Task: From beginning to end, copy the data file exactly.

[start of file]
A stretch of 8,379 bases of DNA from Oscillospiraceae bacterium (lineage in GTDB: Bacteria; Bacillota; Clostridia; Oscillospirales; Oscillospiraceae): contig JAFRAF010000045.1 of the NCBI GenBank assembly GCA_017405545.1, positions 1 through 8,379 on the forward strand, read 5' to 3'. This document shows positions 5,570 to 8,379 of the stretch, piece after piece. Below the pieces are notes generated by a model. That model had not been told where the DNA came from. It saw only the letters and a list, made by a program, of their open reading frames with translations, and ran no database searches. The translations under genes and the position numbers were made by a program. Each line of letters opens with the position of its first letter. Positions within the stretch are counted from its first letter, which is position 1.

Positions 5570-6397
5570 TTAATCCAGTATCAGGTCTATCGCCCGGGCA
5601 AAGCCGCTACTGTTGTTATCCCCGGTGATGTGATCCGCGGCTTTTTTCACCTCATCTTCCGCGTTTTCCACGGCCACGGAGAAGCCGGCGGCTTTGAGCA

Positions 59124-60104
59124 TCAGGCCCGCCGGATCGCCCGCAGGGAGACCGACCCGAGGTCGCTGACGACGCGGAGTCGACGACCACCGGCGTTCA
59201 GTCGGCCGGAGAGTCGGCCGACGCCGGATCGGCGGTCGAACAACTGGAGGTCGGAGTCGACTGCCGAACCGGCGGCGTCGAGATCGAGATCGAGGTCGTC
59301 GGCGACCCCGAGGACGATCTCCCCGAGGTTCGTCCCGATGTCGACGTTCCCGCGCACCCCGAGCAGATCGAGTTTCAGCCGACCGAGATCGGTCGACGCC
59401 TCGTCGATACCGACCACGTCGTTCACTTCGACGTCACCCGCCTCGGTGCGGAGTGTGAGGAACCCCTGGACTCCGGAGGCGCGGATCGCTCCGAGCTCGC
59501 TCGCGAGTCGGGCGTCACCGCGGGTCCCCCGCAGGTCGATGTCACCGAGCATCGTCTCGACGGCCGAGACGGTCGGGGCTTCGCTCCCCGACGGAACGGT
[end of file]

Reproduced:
A stretch of 8,379 bases of DNA from Oscillospiraceae bacterium (lineage in GTDB: Bacteria; Bacillota; Clostridia; Oscillospirales; Oscillospiraceae): contig JAFRAF010000045.1 of the NCBI GenBank assembly GCA_017405545.1, positions 1 through 8,379 on the forward strand, read 5' to 3'. This document shows positions 5,570 to 8,379 of the stretch, piece after piece. Below the pieces are notes generated by a model. That model had not been told where the DNA came from. It saw only the letters and a list, made by a program, of their open reading frames with translations, and ran no database searches. The translations under genes and the position numbers were made by a program. Each line of letters opens with the position of its first letter. Positions within the stretch are counted from its first letter, which is position 1.

Positions 5570-6397
5570 TTAATCCAGTATCAGGTCTATCGCCCGGGCA
5601 AAGCCGCTACTGTTGTTATCCCCGGTGATGTGATCCGCGGCTTTTTTCACCTCATCTTCCGCGTTTTCCACGGCCACGGAGAAGCCGGCGGCTTTGAGCA

Positions 59124-60104
59124 TCAGGCCCGCCGGATCGCCCGCAGGGAGACCGACCCGAGGTCGCTGACGACGCGGAGTCGACGACCACCGGCGTTCA
59201 GTCGGCCGGAGAGTCGGCCGACGCCGGATCGGCGGTCGAACAACTGGAGGTCGGAGTCGACTGCCGAACCGGCGGCGTCGAGATCGAGATCGAGGTCGTC
59301 GGCGACCCCGAGGACGATCTCCCCGAGGTTCGTCCCGATGTCGACGTTCCCGCGCACCCCGAGCAGATCGAGTTTCAGCCGACCGAGATCGGTCGACGCC
59401 TCGTCGATACCGACCACGTCGTTCACTTCGACGTCACCCGCCTCGGTGCGGAGTGTGAGGAACCCCTGGACTCCGGAGGCGCGGATCGCTCCGAGCTCGC
59501 TCGCGAGTCGGGCGTCACCGCGGGTCCCCCGCAGGTCGATGTCACCGAGCATCGTCTCGACGGCCGAGACGGTCGGGGCTTCGCTCCCCGACGGAACGGT